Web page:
ABOUT POLAR PORTAL
On polarportal.org, Danish research institutions display the results of their monitoring of the Greenland Ice Sheet and the sea ice in the Arctic.
The main purpose of the site is to make updated information from this monitoring available to the general public, both nationally and internationally. In addition, the site will provide access to scientifically based information resources.
Arctic sea ice and the Greenland Ice Sheet are monitored closely primarily due to the fact that the global rise in air temperature has had significant impacts in the Arctic. The temperature in the Arctic has increased twice as much as the global average. The effects of this can be identified in all parts of what is called the Arctic cryosphere (cold sphere): The ice sheet, the land-based glaciers and ice caps, the permafrost and the Arctic sea ice.
The Greenland Ice Sheet is the second largest mass of freshwater ice on the planet. Only the ice sheet in Antarctica is bigger.
In recent decades the ice sheet has begun to shrink, meaning that the ice sheet loses more mass in the form of melt water or icebergs than it receives from precipitation. This process of mass loss started around 1990 and has accelerated since the year 2000. The mass loss in recent years is approximately four times greater than it was before 2000. This has already had consequences in the Arctic and beyond.
The Arctic sea ice has also responded to the increase in temperatures: over the past 30 years, the sea area covered with ice has diminished by approximately 30% in the summer season. In 2012 the sea ice extent was just 50% of the average (for the period 1979-2000). Even the area covered with ice in the winter has diminished. According to calculations from DMI, winter sea ice has diminished by 10%.
These developments influence human and animal life, not only in the Arctic but also in the rest of the world: global sea level, new shipping routes, potential change of weather patterns, etc.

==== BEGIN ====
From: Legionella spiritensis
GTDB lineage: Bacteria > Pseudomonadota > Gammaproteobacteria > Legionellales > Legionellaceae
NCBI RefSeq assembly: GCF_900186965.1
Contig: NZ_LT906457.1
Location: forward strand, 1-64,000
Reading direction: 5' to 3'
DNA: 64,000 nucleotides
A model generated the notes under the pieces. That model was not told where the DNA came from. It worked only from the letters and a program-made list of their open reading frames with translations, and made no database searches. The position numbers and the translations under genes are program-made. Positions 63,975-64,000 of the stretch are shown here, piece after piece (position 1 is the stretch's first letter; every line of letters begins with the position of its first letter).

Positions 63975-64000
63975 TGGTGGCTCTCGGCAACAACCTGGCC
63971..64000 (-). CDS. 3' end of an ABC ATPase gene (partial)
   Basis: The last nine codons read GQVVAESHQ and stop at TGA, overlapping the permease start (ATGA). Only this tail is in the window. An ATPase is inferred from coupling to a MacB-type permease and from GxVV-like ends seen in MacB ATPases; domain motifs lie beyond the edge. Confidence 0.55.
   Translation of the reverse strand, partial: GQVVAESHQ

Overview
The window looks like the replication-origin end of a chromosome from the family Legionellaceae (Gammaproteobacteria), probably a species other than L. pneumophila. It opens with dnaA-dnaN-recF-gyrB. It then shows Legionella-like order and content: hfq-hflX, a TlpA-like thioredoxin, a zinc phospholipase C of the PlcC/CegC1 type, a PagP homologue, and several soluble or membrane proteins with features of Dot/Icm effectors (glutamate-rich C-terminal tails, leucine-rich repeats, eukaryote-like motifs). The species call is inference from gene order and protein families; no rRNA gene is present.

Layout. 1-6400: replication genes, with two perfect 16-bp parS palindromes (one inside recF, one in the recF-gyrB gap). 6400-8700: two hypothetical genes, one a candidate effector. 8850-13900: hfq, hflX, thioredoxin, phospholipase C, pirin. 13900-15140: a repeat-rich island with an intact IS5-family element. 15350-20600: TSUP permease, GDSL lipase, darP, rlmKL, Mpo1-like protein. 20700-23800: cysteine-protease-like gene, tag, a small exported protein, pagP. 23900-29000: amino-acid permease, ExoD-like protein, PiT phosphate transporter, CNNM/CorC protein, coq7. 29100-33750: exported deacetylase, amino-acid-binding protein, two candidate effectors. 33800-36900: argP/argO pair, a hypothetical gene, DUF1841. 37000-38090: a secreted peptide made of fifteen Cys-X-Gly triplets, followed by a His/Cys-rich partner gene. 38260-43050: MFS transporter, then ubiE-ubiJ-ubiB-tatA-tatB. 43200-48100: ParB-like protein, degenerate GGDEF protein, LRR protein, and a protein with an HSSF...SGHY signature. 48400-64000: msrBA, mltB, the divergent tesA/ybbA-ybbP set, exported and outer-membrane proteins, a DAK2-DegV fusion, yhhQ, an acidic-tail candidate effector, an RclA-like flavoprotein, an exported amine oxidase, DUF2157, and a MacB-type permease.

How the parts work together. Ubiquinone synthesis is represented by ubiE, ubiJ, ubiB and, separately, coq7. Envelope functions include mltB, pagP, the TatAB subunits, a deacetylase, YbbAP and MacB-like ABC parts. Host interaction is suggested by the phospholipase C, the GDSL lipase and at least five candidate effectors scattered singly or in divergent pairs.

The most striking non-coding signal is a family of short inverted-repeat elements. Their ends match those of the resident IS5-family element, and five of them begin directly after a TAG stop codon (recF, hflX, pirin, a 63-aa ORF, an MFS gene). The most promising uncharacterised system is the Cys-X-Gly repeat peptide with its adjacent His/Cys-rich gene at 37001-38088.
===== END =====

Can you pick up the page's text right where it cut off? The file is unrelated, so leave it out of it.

The weather has great influence on both ice sheet and sea ice. Therefore temperature and wind conditions are monitored and it is analyzed how the temperature in the Arctic is developing compared to the period 2004-2013.
The increase in melting from the Greenland Ice Sheet that has been observed in the latest decade is highly influenced by the weather patterns, which can bring warm southern air up to Greenland. In the same manner there is also a signifiocant influence from weather and wind on the sea ice in the Arctic.
Who we are
Polarportal.org is financed by the Danish Energy Agency, DANCEA Climate Fund (Danish Cooperation for Environment in the Arctic). The content is provided by three Danish research institutions:
DMI – Danish Meteorological Institute
GEUS – The Geological Survey of Denmark and Greenland
DTU Space – National Space Institute
Martin Stendel, PhD
Research and Development
Danish Meteorological Institute
Lyngbyvej 100, DK-2100 Copenhagen Ø
Telephone: +45 3915 7500
Using information from polarportal.dk and polarportal.org:
The material featured on this site is the property of the Danish Meteorological Institute, GEUS, DTU Space unless otherwise indicated.
The material may be downloaded to file or printer for the purposes of private study, teaching and scientific research. Links may be created to all pages from other domains as long as the page that is linked opens full-screen in a fully operable and navigable browser window featuring its original contextual navigation and URL.
Links to graphic elements and copying of information to other media, whether private, public or commercial, or any other informational or commercial use of the material is only allowed with the written permission of the Danish Meteorological Institute/GEUS/DTU Space.
For materials used in press releases, no written permission is necessary.